Cross Breeding

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Alberta farmer

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In my neck of the woods Angus are becoming sort of the standard breed, either black or red. Now not knocking Angus but I wonder why any commercial producer would want a straightbred herd?
The economics of cow/calf production is not very good right now? If crossbreeding can add 20-25% efficiency that is quite an advantage?
It is generally assumed the F1 female is quite superior to the straightbred female and a terminal bull will add more weight.
I remember several years ago my old AI instructor saying "If you aren't crossbreeding you either have an oil well, married the ranchers daughter, or don't care if you make money!"
I personally started out with a good set of horned hereford cows, bred them Red Angus and Simmental, and when the resulting offspring got established threw in big beefy Char bulls. Those were the best feeders I've ever raised. Of course the heifers were kind of duds for cows so we always bred some of the best cows Red Angus...and lately black Angus. My problem is now my cow herd is getting a little too "Angusy" for my liking so will probably cross back to a Sim or Hereford in the near future.
What are everyone elses thoughts on crossbreeding?
 

bandit80

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My opinion is if you are a commercial producer and aren't crossbreeding, then you are leaving some money out in the pasture. Why not take advantage of heterosis, and give you a higher return per cow?

Breeds such as Gelbvieh (Balancers) and Simmental (Simangus) have come up with their own version of crossbred animals that have EPD's, and documented lineage. They are Gelbvieh/Simmental and Angus cross animals. If your cowherd is already a good mix of a british and continental breed, you can buy a Balancer or Simangus bull and maintain a constant percentage of Angus and/or Gelbvieh/Simmental in your herd very easily.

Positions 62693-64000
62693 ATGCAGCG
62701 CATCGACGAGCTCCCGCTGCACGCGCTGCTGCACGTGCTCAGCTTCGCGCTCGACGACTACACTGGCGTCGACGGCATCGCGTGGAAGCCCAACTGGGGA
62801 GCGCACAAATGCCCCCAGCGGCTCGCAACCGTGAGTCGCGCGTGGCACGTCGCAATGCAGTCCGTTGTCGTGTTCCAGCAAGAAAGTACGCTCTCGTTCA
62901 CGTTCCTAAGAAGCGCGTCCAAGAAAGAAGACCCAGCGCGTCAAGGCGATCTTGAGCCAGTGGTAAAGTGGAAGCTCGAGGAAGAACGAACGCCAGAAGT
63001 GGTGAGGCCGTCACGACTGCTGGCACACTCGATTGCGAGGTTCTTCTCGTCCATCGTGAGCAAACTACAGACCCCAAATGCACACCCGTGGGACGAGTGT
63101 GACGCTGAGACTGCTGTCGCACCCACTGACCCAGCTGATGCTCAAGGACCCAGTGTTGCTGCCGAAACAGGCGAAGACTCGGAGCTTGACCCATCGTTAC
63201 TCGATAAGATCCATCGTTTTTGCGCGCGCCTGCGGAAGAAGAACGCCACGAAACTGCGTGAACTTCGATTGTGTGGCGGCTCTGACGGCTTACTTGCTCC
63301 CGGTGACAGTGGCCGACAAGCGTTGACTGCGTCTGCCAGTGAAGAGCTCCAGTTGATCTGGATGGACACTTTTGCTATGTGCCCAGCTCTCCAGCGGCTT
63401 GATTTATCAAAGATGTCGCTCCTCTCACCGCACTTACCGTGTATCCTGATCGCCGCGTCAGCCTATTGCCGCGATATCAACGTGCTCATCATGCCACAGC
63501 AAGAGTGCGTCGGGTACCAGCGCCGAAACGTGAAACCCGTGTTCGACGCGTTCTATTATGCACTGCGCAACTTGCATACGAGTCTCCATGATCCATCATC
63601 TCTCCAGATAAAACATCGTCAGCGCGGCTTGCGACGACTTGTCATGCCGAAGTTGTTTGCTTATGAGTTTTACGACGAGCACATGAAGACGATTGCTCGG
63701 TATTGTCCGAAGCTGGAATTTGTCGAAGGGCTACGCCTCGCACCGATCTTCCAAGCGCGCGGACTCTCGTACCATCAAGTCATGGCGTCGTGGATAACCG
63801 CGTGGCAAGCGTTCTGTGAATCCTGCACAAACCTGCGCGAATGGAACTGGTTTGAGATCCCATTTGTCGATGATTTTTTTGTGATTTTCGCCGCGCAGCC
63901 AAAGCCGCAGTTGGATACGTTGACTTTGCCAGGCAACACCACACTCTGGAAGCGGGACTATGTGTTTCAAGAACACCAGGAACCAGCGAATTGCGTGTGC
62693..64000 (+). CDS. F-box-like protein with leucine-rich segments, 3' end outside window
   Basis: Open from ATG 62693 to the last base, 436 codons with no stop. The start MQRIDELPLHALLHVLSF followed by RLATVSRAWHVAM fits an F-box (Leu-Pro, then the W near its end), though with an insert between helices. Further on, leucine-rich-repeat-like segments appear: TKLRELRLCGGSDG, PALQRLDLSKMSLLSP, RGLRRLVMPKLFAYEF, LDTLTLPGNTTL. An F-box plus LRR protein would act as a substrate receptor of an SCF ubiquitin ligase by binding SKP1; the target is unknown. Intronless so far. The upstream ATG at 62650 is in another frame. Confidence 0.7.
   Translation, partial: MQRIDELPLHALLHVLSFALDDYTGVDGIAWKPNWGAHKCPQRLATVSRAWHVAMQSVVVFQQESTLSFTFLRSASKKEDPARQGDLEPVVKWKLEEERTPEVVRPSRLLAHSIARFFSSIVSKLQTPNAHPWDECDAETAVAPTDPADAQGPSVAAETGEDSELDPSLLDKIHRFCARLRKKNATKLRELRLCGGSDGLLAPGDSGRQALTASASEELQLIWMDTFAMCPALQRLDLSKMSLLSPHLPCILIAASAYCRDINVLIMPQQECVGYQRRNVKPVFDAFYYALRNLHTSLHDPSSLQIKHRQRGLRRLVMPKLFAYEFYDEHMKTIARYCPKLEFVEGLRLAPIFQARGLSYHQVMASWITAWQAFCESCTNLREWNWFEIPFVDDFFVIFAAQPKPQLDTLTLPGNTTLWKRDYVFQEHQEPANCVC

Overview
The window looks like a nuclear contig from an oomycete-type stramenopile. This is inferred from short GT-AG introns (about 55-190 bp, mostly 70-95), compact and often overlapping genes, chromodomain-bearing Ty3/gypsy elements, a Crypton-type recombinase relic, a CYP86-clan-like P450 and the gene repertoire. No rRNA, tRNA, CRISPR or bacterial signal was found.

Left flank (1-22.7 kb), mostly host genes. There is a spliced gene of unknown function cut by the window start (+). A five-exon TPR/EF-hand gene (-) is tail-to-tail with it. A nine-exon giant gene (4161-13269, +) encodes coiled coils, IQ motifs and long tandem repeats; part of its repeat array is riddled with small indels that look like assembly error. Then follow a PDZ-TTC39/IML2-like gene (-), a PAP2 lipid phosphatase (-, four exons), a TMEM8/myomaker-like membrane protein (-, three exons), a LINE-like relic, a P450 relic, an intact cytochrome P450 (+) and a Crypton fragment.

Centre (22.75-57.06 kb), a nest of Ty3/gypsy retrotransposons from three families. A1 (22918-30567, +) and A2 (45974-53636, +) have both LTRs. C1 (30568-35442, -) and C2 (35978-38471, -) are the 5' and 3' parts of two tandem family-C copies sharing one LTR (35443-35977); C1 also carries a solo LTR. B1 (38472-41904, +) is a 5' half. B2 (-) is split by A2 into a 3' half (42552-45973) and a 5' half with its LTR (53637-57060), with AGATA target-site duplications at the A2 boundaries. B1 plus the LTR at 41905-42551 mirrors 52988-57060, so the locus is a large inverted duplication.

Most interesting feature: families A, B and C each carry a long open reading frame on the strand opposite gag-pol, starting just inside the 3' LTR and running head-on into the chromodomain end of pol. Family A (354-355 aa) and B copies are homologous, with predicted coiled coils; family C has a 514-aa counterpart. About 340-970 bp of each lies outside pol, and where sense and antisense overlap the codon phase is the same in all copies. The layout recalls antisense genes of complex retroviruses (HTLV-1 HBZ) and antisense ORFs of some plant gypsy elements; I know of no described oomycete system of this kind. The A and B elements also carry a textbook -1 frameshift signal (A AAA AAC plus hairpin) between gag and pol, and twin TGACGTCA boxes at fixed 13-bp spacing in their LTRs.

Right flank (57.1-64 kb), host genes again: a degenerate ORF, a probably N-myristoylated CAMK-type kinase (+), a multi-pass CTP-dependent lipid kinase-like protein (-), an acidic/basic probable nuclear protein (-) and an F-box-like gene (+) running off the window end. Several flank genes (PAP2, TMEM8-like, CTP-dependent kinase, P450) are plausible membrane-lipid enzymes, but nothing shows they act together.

KNERSIE

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Not referring to the above two posts...

But in my opinion too few people know the difference between crossbreeding and mongrelisation and when its reached the point where there is no more heterosis left.
 

ALACOWMAN

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Alberta farmer":24u990x9 said:
In my neck of the woods Angus are becoming sort of the standard breed, either black or red. Now not knocking Angus but I wonder why any commercial producer would want a straightbred herd?
The economics of cow/calf production is not very good right now? If crossbreeding can add 20-25% efficiency that is quite an advantage?
It is generally assumed the F1 female is quite superior to the straightbred female and a terminal bull will add more weight.
I remember several years ago my old AI instructor saying "If you aren't crossbreeding you either have an oil well, married the ranchers daughter, or don't care if you make money!"
I personally started out with a good set of horned hereford cows, bred them Red Angus and Simmental, and when the resulting offspring got established threw in big beefy Char bulls. Those were the best feeders I've ever raised. Of course the heifers were kind of duds for cows so we always bred some of the best cows Red Angus...and lately black Angus. My problem is now my cow herd is getting a little too "Angusy" for my liking so will probably cross back to a Sim or Hereford in the near future.
What are everyone elses thoughts on crossbreeding?
you'r problem might be like a lot of other commercial breeder's catering too a black market. yep commercial cattleman rely on pound's, but if it aint the right type the extra pounds wont pay either.this is where you have too hit a happy medium. a good group of solid uniform calves pays
 

Engler